Arctic coasts are characterized by sea ice, permafrost and ground ice. This makes them particularly vulnerable to the effects of climate change, which is already accelerating rapid coastal erosion. The increasing warming is affecting coast stability, sediments, carbon storage, and nutrient mobilization. Understanding the correlation of these changes is essential to improve forecasts and adaptation strategies for Arctic coasts. In a special issue of the journal Nature Reviews Earth & Environment, researchers from the Alfred Wegener Institute describe the sensitivity of Arctic coasts to climate change and the challenges for humans and nature.
Understanding how thermokarst lakes on arctic river deltas will respond to rapid warming is critical for projecting how carbon storage and fluxes will change in those vulnerable environments.
Yet, this understanding is currently limited partly due to the complexity of disentangling significant interannual variability from the longer-term surface water signatures on the landscape, using the short summertime window of optical spaceborne observations. Here, we rigorously separate perennial lakes from ephemeral wetlands on 12 arctic deltas and report distinct size distributions and climate trends for the two waterbodies. Namely, we find a lognormal distribution for lakes and a power-law distribution for wetlands, consistent with a simple proportionate growth model and inundated topography, respectively. Furthermore, while no trend with temperature is found for wetlands, a statistically significant decreasing trend of mean lake size with warmer temperatures is found, attributed to colder deltas having deeper and thicker permafrost preserving larger lakes.
Plain Language Summary
Arctic river deltas are landscapes facing significant risk from climate change, in part due to their unique permafrost features. In particular, thermokarst lakes in ice-rich permafrost are expected to both expand and drain under warming-induced permafrost thaw, reconfiguring deltaic hydrology and impacting the arctic carbon cycle. A limitation in understanding how thermokarst lake cover might be changing is the significant interannual variability in water cover in flat regions such as deltas, which makes it difficult to distinguish between perennially inundated, thermally relevant waterbodies, and ephemerally inundated waterbodies. Here, we present a pan-Arctic study of 12 arctic deltas wherein we classify observed waterbodies into perennial lakes and ephemeral wetlands capitalizing on the historical record of remote sensing data. We provide evidence that thermokarst lake sizes are universally lognormally distributed and that historical temperature trends are encoded in lake sizes, while wetland sizes are power law distributed and have no temperature trend. These findings pave the way for quantitative insight into lake cover changes on arctic deltas and associated carbon and hydrologic cycle impacts under future climate change.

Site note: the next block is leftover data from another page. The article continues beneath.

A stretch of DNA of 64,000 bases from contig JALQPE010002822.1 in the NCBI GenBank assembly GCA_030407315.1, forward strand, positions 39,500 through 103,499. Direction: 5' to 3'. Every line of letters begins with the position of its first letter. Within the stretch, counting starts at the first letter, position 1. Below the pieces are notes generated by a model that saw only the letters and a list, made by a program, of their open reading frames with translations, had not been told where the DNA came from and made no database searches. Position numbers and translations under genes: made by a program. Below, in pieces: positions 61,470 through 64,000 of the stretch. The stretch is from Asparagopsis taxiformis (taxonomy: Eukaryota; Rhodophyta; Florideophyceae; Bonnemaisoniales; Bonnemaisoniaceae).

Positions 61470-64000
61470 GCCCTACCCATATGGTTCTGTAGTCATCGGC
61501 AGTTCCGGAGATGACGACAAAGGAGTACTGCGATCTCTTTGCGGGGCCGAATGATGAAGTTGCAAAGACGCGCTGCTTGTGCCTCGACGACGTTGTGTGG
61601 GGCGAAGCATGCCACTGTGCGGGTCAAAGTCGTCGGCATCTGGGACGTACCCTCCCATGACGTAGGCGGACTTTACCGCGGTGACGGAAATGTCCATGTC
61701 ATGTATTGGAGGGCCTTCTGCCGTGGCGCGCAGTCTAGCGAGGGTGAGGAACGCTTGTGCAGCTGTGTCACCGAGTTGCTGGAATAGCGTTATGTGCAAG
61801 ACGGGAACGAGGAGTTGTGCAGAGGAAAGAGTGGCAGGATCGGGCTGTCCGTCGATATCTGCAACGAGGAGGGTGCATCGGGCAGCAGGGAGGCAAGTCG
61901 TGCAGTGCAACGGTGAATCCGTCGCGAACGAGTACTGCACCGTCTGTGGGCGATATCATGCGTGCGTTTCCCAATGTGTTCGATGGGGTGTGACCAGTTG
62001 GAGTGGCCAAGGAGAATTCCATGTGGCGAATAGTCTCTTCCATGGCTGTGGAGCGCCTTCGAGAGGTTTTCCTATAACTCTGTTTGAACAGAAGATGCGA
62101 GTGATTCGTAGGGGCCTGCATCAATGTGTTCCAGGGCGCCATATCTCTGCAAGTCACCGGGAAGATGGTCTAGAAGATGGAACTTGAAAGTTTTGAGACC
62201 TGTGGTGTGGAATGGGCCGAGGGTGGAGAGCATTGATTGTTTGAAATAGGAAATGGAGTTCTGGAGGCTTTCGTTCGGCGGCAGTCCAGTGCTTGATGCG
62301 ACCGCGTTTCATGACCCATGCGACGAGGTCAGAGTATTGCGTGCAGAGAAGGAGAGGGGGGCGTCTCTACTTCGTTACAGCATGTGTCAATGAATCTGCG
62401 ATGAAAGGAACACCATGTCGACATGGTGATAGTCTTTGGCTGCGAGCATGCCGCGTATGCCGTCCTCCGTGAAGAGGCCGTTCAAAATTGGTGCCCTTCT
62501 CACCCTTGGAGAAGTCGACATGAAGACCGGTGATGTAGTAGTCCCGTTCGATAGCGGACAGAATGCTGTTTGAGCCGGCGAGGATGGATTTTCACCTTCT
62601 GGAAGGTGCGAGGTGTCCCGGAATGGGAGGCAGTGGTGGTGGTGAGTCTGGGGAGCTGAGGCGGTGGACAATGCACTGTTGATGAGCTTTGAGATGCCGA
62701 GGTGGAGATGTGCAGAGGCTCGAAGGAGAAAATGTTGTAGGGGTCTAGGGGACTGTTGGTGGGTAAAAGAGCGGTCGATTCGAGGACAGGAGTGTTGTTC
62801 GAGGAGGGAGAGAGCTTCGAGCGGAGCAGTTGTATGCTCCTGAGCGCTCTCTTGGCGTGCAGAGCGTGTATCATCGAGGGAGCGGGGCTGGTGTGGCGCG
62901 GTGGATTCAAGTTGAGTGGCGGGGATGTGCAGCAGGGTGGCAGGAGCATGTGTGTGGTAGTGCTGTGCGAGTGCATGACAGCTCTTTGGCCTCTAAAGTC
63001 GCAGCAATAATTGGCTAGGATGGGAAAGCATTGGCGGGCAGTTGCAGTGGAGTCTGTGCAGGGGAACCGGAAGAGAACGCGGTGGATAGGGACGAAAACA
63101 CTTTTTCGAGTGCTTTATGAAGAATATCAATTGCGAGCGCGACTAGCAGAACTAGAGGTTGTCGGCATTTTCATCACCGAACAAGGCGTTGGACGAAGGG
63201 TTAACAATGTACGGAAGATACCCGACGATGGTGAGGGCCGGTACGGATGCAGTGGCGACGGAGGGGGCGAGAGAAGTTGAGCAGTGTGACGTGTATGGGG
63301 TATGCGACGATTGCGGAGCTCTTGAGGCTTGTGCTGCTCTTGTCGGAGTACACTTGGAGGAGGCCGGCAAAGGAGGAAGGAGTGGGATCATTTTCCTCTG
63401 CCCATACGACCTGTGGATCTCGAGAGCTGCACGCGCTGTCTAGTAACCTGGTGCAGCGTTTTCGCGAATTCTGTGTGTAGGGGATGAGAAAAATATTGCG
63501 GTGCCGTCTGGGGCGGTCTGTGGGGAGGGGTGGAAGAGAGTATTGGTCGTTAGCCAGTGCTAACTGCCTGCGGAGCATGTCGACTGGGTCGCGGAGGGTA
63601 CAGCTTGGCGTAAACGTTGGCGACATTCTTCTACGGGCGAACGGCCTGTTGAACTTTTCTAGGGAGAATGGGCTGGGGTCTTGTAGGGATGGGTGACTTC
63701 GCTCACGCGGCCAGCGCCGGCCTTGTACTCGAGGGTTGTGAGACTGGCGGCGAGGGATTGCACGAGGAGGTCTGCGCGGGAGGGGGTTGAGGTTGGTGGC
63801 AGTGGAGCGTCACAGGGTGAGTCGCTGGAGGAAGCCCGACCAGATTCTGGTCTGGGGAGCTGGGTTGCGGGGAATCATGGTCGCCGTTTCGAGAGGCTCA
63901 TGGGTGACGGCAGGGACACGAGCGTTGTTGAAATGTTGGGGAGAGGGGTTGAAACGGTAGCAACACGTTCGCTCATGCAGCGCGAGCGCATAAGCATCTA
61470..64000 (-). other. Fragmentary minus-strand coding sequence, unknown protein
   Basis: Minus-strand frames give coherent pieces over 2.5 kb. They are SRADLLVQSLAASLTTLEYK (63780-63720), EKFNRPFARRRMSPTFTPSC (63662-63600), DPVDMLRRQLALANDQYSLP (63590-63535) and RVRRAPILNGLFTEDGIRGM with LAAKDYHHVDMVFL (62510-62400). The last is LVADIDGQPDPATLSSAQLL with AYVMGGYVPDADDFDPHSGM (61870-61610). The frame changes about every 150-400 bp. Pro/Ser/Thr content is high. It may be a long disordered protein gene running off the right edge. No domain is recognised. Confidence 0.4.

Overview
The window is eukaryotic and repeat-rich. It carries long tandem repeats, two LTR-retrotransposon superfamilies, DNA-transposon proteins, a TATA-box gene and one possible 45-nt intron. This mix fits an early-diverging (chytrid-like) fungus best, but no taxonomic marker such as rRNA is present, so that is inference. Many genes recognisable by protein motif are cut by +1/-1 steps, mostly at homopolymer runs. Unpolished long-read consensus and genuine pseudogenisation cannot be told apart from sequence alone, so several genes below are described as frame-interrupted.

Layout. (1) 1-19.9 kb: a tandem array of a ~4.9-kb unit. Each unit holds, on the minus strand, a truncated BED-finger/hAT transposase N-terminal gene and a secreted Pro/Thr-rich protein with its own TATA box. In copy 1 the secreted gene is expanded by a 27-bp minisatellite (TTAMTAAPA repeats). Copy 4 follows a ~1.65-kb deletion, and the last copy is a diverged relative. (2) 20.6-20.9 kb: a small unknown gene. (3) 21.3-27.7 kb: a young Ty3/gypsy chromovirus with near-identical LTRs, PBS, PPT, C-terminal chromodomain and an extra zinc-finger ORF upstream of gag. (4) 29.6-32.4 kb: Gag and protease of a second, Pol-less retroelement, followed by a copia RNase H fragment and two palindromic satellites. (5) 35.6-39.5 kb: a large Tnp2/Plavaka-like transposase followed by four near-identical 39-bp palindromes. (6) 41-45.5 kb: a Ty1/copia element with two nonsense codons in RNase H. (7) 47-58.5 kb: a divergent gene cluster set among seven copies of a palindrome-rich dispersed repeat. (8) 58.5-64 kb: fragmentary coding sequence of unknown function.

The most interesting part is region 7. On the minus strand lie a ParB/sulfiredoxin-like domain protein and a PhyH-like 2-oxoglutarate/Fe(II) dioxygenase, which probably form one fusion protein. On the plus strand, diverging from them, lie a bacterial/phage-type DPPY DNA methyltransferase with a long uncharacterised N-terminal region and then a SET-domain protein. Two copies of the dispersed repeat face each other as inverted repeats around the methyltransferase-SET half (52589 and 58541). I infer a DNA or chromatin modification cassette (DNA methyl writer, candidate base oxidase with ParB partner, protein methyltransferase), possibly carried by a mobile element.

Vulis, L., Tejedor, A., Zaliapin, I., Rowland, J. C., & Foufoula-Georgiou, E. (2021). Climate signatures on lake and wetland size distributions in arctic deltas. Geophysical Research Letters, 48, e2021GL094437. https://doi.org/10.1029/2021GL094437
Abstract. We explore the response of wintertime Arctic sea ice growth to strong cyclones and to large-scale circulation patterns on the daily scale using Earth system model output in phase 5 of the Coupled Model Intercomparison Project (CMIP5). A combined metrics ranking method selects three CMIP5 models that are successful in reproducing the wintertime Arctic dipole (AD) pattern.
A cyclone identification method is applied to select strong cyclones in two subregions in the North Atlantic to examine their different impacts on sea ice growth. The total change of sea ice growth rate (SGR) is split into those respectively driven by the dynamic and thermodynamic atmospheric forcing. Three models reproduce the downward longwave radiation anomalies that generally match thermodynamic SGR anomalies in response to both strong cyclones and large-scale circulation patterns. For large-scale circulation patterns, the negative AD outweighs the positive Arctic Oscillation in thermodynamically inhibiting SGR in both impact area and magnitude. Despite the disagreement on the spatial distribution, the three CMIP5 models agree on the weaker response of dynamic SGR than thermodynamic SGR. As the Arctic warms, the thinner sea ice results in more ice production and smaller spatial heterogeneity of thickness, dampening the SGR response to the dynamic forcing. The higher temperature increases the specific heat of sea ice, thus dampening the SGR response to the thermodynamic forcing. In this way, the atmospheric forcing is projected to contribute less to change daily SGR in the future climate.